What. A. Year. The number of quality films that came out this past year was staggering. In fact, the strength of the year was almost a shame, as many well-deserving films were unjustly snubbed because of a Hollywood numbers game.
The fact that there were so many great films on the Academy’s radar will undoubtedly hurt those that weren’t nominated, as audiences seek to see everything that’s been given the proverbial “seal of approval.” And while that’s a coup for small films like Nebraska that could never generate big crowds before the nominees were set, it’s also a death knell for extraordinary films like Inside Llewyn Davis and Fruitvale Station that shouldn’t have been ignored*.
*Which is why we’re including a ‘Snubbed’ category for every award.
Nominees: Steve McQueen (12 Years a Slave), Alfonso Cuaron (Gravity), David O. Russell (American Hustle), Martin Scorsese (The Wolf of Wall Street), Alexander Payne (Nebraska)
Who Got Snubbed: It’s not very often that a film like Her comes around in which a director can create a world so effectively. But alas, Spike Jonze’s remarkable work goes unrecognized here in what can really only be called shocking.
Who Should Win: No one gave us more fun than Russell, no one made us gasp like McQueen, Scorsese was in classic form and Payne captivated us with his slow but every so beautiful piece of art. But the fact remains that no film stretched the boundaries of what we thought was possible while sitting in the cinema seats than that of Cuaron’s Gravity.
Who Will Win: It’s the classic battle between substance (McQueen) and pure visual achievement (Cuaron). We saw the same thing with Katherine Bigelow and James Cameron, but the lines are more blurred now, Gravity holds up as a film on its own better than Avatar did. It’ll be close, but it’ll be Cuaron.
Best Supporting Actress
Nominees: Lupita Nyongo’o (12 Years a Slave), Jennifer Lawrence (American Hustle), June Squibb (Nebraska), Julia Roberts (August: Osage County), Sally Hawkins (Blue Jasmine)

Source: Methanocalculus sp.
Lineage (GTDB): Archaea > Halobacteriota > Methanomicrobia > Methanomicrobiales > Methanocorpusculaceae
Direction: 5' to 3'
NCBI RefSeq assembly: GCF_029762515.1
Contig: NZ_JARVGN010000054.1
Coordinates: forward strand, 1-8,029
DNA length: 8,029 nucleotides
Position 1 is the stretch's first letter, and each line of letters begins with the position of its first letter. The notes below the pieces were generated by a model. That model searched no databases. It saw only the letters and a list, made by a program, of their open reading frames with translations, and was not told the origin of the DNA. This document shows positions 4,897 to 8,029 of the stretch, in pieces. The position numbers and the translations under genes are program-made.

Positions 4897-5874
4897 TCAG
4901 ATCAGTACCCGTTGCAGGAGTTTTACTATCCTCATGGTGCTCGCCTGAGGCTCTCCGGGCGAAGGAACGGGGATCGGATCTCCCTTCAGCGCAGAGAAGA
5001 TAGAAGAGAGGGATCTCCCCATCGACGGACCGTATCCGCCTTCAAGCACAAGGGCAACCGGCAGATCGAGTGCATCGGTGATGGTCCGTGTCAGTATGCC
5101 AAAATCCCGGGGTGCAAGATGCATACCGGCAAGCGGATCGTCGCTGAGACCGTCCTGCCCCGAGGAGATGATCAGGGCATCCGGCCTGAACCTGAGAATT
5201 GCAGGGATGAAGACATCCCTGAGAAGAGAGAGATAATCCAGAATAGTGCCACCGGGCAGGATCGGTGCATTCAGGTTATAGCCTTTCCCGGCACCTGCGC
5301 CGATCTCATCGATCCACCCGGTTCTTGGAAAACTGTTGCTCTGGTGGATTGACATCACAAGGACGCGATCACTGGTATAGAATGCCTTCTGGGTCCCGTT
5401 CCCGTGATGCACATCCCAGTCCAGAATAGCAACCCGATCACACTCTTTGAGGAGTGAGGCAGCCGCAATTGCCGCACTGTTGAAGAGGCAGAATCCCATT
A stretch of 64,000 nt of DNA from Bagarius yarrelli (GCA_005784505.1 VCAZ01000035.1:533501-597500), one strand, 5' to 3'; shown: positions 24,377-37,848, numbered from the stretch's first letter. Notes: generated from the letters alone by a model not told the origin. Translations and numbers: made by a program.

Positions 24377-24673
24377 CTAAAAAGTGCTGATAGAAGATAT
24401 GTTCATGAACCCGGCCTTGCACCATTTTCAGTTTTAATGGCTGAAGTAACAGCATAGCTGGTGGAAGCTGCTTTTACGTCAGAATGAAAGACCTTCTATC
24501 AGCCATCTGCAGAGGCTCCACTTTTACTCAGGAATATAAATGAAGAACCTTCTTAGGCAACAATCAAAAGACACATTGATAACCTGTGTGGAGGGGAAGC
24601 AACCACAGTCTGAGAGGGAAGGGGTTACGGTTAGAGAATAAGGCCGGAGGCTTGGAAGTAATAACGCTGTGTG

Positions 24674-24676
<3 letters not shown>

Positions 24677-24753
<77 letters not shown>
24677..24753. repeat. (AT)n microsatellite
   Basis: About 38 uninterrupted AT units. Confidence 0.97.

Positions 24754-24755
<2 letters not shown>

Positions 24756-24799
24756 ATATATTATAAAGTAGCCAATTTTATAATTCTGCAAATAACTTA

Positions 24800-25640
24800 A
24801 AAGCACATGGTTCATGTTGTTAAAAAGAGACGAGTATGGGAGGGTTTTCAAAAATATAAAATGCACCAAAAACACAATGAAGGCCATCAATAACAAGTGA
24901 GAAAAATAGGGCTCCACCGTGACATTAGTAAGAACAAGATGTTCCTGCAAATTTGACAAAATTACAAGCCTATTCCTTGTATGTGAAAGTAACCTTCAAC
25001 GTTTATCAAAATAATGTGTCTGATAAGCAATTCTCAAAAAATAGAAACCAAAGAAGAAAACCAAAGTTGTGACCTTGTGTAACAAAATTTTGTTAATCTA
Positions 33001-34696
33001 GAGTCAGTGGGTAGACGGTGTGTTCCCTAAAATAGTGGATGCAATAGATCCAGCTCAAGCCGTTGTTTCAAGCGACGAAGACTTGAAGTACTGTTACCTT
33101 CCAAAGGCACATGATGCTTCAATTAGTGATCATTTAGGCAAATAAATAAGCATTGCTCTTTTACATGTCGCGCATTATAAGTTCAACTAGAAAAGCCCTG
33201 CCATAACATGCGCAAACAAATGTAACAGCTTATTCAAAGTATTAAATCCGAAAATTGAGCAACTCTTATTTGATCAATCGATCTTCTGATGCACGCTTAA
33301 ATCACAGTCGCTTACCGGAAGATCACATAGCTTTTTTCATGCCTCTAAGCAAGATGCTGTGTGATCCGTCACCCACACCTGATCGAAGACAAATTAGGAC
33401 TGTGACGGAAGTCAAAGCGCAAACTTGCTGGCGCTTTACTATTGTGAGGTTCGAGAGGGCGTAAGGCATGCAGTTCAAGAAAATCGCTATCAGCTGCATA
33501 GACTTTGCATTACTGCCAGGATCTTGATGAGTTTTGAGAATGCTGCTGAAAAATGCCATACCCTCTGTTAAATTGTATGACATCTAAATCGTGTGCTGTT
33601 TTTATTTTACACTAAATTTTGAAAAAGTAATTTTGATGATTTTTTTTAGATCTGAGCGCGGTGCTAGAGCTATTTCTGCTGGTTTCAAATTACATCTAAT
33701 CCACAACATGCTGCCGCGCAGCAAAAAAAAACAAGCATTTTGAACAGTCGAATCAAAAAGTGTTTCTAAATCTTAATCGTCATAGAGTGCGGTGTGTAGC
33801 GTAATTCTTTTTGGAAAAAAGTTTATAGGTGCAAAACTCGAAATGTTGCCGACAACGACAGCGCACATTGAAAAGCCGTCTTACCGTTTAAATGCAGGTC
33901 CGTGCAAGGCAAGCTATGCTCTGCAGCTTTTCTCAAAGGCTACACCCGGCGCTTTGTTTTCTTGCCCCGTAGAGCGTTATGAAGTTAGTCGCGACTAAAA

Who Got Snubbed: Oprah Winfrey seemed set for her first nomination in 28 years for The Butler. Alas, it was not to be. That’s ok; I think she’ll probably get over it.
Who Should Win: It’s a battle between the truly great but ultimately hard-to-watch performance of Nyongo’o and the can’t-take-your-eyes off enjoyable work of Jennifer Lawrence. If this is just on acting, it has to be the newcomer Nyongo’o who, as a slave named Patsy endured the worst of conditions, forcing the rookie to go to places emotionally where few have gone before.
Who Will Win: Everyone and their dog is in love with Lawrence these days and it’s honestly hard to blame them. She’s a rising star who can virtually do anything and she was exceptional as a crazy housewife in the year’s most enjoyable film. Can’t help but think she squeaks this one.
Best Supporting Actor
Nominees: Michael Fassbender (12 Years a Slave), Jonah Hill (The Wolf of Wall Street), Jared Leto (Dallas Buyers Club), Barkhad Abdi (Captain Phillips), Bradley Cooper (American Hustle)
Who Got Snubbed: Daniel Bruhl for his magnificent work in the intense Rush, a very good film that got pushed out of the pack in a tough year.
Who Should Win: It’s another two-horse race as the brilliant Fassbender goes against Leto who literally and figuratively transformed himself to play transgendered AIDS victim Rayon. This category is always tough, but you’ve gotta think that in any other year Fassbender as the horrific slave-owner Edwin Epps walks away with it. His performance is gritty, intense and heartbreakingly believable.
Who Will Win: Anyone who has seen Dallas Buyers Club knows that this race was over the moment Leto put on the makeup. Unrecognizable, Leto completely chameleons into his role in such a game-changing way that it’ll be impossible for the Academy to resist. The actor apparently didn’t break character once during filming. Game, set and match. The win will leave Fassbender still searching for that elusive first Oscar. Can’t wait to see what he comes back with next.
Nominees: Amy Adams (American Hustle), Sandra Bullock (Gravity), Cate Blanchett (Blue Jasmine), Judi Dench (Philomena), Meryl Streep (August: Osage County)